By Alex Eliseev
Defence Minister Lindiwe Sisulu stands to lose the luxury Sandton home she owns with her husband after failing to pay bond instalments and R160 000 worth of levies.
The former housing minister and her husband, Professor Rok Ajulu, borrowed almost R2-million to build the Riverclub, north of Joburg, house in 2004. Ajulu believes it's now worth over R3m.
Now the couple will have to launch a legal bid to keep the unit from going under the hammer at a public auction set down for March 23.
The Cape Times has learnt that, due to their bond account falling into arrears, Standard Bank turned to the courts to repossess the property.
In another recent development, the homeowners' association of the complex, located along Coleraine Road, secured a Johannesburg High Court judgment to recover R161 045,81 owed in levies and penalties.
Despite being bought in 2004, the house remains unfinished. It is one of two plush investment houses - the other located in Killarney - that the couple owns. A third, in Cape Town, was sold several years ago.
Sisulu - who recently returned from a state visit to Britain with President Jacob Zuma - claims the house is her husband's "project".
Her involvement in it, she says, is purely technical because the two are married in community of property.
However, as a half-owner, Sisulu stands to gain or lose from the investment and is legally bound to the property.
Ajulu, meanwhile, said that a dispute with the builder of the house is to blame for the investment going sour.
He admitted receiving the summons from the bank, but claimed he had made an offer to pay off the entire amount, plus interest, by August.
He said he was under the impression that negotiations were on-going and has vowed to interdict the auction - which he feels is not in his or the bank's best interest.
Ajulu, who works at Unisa and is involved in business, claimed he never received a summons from the homeowners' association and did not know they had gone to court. Returning from Nairobi yesterday, he said he would investigate.
The Cape Times is in possession of the court documents - including the summons and judgment - relating to the levies debt.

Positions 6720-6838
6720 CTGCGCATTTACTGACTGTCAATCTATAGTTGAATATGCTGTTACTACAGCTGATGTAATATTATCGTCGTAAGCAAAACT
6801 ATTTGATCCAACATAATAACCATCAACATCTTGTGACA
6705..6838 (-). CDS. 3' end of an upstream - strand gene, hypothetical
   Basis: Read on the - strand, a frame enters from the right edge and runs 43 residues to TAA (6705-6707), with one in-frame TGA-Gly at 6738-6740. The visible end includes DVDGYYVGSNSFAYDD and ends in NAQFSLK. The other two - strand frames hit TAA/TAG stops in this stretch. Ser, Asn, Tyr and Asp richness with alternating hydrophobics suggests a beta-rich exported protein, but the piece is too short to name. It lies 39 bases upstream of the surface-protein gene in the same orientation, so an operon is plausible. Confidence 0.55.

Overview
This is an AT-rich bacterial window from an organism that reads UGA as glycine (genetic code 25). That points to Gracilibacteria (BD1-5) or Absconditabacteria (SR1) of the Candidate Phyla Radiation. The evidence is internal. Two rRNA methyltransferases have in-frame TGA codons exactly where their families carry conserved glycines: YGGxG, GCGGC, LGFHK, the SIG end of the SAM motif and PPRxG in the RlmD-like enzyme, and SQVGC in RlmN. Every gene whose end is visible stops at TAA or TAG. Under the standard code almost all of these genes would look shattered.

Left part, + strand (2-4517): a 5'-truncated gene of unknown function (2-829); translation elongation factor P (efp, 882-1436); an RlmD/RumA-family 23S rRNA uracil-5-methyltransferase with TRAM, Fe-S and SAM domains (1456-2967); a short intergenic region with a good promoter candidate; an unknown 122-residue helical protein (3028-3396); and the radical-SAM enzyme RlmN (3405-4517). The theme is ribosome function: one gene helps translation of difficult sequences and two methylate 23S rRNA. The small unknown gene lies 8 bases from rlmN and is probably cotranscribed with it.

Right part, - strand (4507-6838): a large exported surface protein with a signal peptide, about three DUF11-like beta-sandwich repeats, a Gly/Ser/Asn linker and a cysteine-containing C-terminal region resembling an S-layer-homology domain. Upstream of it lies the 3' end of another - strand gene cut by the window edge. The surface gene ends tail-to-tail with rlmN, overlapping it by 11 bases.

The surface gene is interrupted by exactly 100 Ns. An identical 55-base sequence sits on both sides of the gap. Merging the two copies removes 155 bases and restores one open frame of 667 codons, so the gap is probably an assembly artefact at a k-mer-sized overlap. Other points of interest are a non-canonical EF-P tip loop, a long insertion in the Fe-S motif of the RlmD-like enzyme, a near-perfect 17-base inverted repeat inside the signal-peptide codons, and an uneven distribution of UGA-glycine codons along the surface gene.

According to the papers, the summons was served in November last year, giving the couple 10 days to declare an objection and another 20 to state their case.
Attorney Dino Tserkezis, representing the homeowners association, said Ajulu had made various promises to pay off the amount in instalments but that these have, to date, not been honoured.
Tserkezis secured a judgment to recover the costs on January 20. His case was unopposed.
"The next step is execution of property," he said this week.
Tserkezis hopes he can "piggyback" on the bank's auction to avoid repossessing other property. Deeds records reflect that Ajulu and Sisulu bought the land for the Riverclub house for about R600 000. They further secured a bond of R1 975 000 to build the unit.
The records also reflect two interdicts against the property, which means two separate parties laying claim to the house.
Ajulu said that he had asked the bank for "breathing space", telling them that he was expecting to make a healthy profit from selling an interest in coal mining, which would allow him to pay off the bond. He fears the house will sell for as little as R1.5m on auction.
He said he had paid the bond until the dispute with the builder was sparked by the connection of water to the unit. He has tried to sell the house but did not succeed.
During this time, his account fell behind.
Sisulu's spokesman, Ndivhuwo Mabaya, said the minister was aware of "the challenges" but stressed that there was a legal process under way against the developer.
Standard Bank's auction and property in possession departments confirmed the auction was due to take place in Midrand.